Racquets saw only minor changes in there appearance between 1874 and the end of the wooden racquet era more than 100 years later.
Wooden racquets did become quite a bit more technologically advanced over those 100 years even though there appearance didn’t change much. Improvements in laminating technology (using thin layers of wood glued together), but they remained heavy (13-14 ounces), with small heads (around 65 square inches). Compared to the contemporary racquet, even the best wood racquets were cumbersome and lacking in power.
An alternative to wooden racquets first showed up in the late 1800’s. A racquet with a metal head existed as early as 1889, but it never saw widespread use. Wood’s use as a frame material didn’t undergo any real challenge until 1967, when Wilson Sporting Goods introduced the first popular metal racquet, the T2000.
Stronger and lighter than wood, it became a top seller, and Jimmy Connors became its most famous user, playing at the top of men’s professional tennis for much of the 1970’s using the long-throated, small-headed steel frame.
In 1976, Howard Head, then working with the Prince brand, introduced the first oversized racquet to gain widespread popularity, the Prince Classic.
The Prince Classic and its more expensive cousin, the Prince Pro, were top sellers. Both had aluminum frames and a string area more than 50 percent larger than the standard 65 square inch wood racquet.
The light weight, huge sweet spot, and greatly increased power of these first oversized racquets made tennis much easier for non-advanced players. For powerful, more advanced players, the mixture of flexibility and power in the frames resulted in too much unpredictability in where the ball would end up. Hard, off-center shots would momentarily distort the aluminum frame, changing the direction in which the string plane was facing, and the lively string bed would then send the ball rocketing off in a somewhat unintended direction.
Advanced players needed a stiffer frame material, and the best material proved to be a mixture of carbon fibers and a plastic resin to bind them together. This new material acquired the name “graphite,” even though it isn’t true graphite such as you would find in a pencil or in lock lubricant. The hallmark of a good racquet quickly became graphite construction.
By 1980, racquets could pretty much be divided into two classes: inexpensive racquets made of aluminum and expensive ones made of graphite or a composite.
Wood no longer offered anything that another material couldn’t provide better — except for antique and collectible value.
The two key properties for a racquet material are stiffness and weight. Graphite remains the most common choice for stiff racquets, and the technology for adding stiffness without adding weight continues to improve. One of the most famous of the early graphite racquets was the Dunlop Max 200G, used by both John McEnroe and Steffi Graf.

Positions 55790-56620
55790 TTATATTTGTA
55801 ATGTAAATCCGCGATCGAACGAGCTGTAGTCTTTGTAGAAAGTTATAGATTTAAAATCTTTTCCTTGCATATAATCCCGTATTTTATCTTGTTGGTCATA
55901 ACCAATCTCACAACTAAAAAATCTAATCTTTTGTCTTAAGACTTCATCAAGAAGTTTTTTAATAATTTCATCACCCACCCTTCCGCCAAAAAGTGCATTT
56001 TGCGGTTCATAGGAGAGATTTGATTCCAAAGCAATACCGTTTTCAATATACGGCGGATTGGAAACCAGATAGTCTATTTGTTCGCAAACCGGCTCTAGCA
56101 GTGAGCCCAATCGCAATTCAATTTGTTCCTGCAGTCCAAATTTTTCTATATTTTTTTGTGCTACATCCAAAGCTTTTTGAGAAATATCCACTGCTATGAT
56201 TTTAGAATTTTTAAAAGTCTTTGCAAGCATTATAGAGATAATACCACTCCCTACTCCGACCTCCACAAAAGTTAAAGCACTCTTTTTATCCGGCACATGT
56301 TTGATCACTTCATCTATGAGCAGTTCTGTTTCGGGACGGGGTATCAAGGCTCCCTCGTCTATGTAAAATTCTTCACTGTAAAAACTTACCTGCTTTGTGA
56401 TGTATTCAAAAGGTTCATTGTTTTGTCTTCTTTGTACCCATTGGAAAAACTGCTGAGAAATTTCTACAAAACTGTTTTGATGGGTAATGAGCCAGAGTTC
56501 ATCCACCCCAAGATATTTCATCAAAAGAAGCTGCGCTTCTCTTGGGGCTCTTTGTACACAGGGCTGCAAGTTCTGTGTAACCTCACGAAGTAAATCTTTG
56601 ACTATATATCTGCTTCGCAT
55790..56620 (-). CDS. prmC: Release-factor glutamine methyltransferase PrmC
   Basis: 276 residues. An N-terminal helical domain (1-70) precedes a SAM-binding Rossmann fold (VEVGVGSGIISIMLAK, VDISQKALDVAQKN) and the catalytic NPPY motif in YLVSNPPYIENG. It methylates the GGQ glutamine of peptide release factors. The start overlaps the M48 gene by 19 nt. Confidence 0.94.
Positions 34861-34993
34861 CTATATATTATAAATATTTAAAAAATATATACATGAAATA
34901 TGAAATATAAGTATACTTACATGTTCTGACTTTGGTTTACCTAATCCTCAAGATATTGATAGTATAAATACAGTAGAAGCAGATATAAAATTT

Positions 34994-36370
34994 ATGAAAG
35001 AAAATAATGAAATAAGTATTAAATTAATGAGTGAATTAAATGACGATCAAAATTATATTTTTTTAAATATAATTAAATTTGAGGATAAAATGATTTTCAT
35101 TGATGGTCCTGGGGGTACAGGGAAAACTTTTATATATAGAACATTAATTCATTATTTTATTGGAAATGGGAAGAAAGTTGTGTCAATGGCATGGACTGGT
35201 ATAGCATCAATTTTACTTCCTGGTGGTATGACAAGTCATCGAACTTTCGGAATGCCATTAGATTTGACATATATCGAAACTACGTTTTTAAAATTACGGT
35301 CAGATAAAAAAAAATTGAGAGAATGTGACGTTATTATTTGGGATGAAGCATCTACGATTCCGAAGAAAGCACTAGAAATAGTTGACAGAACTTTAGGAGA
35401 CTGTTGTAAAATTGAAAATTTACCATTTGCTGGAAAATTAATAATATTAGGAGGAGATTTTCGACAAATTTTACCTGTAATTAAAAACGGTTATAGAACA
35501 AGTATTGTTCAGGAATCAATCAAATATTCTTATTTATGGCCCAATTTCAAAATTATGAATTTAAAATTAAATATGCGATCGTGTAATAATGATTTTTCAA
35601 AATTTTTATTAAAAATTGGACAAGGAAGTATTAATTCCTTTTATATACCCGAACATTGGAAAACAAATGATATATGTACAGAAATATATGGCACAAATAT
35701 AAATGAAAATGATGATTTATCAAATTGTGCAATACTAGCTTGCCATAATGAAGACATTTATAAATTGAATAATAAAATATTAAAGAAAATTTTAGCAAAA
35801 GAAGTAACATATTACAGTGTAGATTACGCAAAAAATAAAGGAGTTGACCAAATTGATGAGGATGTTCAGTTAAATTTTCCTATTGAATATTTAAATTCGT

Its weight in 1980 was 12.5 ounces. Over the 20 years since, average racquet weights have decreased to around 10.5 ounces, with some racquets as light as 7 ounces. New materials such as ceramics, fiberglass, boron, titanium, Kevlar, and Twaron are constantly being tried, almost always in a mix with graphite.
In 1987, Wilson came up with an idea for increasing racquet stiffness without finding a stiffer material. Wilson’s Profile racquet was the first “widebody.”
In retrospect, it seems strange that no one thought of the idea sooner to increase the thickness of the frame along the direction in which it must resist the impact of the ball. The Profile was a monster of a racquet, with a frame 39 mm wide at the middle of its tapered head, more than twice the width of the classic wooden frame. By the mid 1990’s, such extreme widths had fallen out of favor, but the widebody innovation carries forward: most frames sold today are wider than the pre-widebody standard.
The racquet makers have, to some extent, suffered from their own success. Unlike wood racquets, which warped, cracked, and dried out with age, graphite racquets can last for many years without a noticeable loss of performance. A 10-year-old graphite racquet can be so good and so durable that its owner has little motivation to replace it. The racquet companies have met this problem with a stream of innovations, some of which, like the oversized head, wider frame, and lighter weight are evident in almost every racquet made today. Other innovations have been less universal, such as extreme head-heavy balance as seen in the Wilson Hammer racquets, and extra length, first introduced by Dunlop.
What’s next? How about an electronic racquet? Head has come out with a racquet that uses piezoelectric technology. Piezoelectric materials convert vibration or motion to and from electrical energy. Head’s new racquet takes the vibration resulting from impact with the ball and converts it to electrical energy, which serves to dampen that vibration. A circuit board in the racquet’s handle then amplifies that electrical energy and sends it back to the piezoelectric ceramic composites in the frame, causing those materials to stiffen.
The medieval French monks would be impressed.